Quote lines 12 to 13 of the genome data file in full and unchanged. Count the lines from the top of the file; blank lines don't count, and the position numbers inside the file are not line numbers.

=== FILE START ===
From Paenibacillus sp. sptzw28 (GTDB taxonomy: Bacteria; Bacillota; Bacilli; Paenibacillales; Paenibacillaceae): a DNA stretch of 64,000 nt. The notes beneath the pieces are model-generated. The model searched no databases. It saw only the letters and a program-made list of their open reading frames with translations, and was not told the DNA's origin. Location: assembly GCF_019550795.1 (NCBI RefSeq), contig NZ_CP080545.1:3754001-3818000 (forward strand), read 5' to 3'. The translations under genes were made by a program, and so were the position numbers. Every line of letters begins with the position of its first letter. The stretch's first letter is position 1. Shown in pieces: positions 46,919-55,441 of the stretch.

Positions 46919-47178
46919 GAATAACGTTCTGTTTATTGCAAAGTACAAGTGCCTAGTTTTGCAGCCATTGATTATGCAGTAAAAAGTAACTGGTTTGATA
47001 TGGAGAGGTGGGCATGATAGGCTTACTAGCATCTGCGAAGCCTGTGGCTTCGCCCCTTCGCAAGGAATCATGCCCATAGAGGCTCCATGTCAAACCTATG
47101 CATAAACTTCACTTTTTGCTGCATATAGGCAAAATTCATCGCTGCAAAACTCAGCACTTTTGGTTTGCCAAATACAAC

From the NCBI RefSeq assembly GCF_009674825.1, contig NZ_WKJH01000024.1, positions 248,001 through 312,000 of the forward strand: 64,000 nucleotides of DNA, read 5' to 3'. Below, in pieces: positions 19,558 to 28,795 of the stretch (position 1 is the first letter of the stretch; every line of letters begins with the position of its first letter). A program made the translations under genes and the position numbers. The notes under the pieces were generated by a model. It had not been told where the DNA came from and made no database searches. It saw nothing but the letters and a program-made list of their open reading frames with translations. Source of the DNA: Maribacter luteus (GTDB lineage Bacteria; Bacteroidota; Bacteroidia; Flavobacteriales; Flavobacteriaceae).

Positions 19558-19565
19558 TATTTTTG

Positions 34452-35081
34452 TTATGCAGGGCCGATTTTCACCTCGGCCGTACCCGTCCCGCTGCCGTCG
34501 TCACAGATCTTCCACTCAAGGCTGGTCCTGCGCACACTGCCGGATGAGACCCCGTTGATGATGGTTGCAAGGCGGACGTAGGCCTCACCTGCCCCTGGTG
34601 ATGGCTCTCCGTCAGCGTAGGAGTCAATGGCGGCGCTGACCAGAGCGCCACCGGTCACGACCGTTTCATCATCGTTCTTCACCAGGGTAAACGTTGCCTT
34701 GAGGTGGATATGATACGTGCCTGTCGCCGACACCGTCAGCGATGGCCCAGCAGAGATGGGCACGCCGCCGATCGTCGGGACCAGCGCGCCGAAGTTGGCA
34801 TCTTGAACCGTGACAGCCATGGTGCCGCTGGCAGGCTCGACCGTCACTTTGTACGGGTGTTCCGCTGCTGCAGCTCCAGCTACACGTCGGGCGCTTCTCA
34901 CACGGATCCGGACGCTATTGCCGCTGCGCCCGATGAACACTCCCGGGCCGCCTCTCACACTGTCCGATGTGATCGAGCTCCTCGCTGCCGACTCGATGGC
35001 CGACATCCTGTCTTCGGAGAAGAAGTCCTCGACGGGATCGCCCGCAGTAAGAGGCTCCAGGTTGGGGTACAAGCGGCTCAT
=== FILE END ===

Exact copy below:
34601 ATGGCTCTCCGTCAGCGTAGGAGTCAATGGCGGCGCTGACCAGAGCGCCACCGGTCACGACCGTTTCATCATCGTTCTTCACCAGGGTAAACGTTGCCTT
34701 GAGGTGGATATGATACGTGCCTGTCGCCGACACCGTCAGCGATGGCCCAGCAGAGATGGGCACGCCGCCGATCGTCGGGACCAGCGCGCCGAAGTTGGCA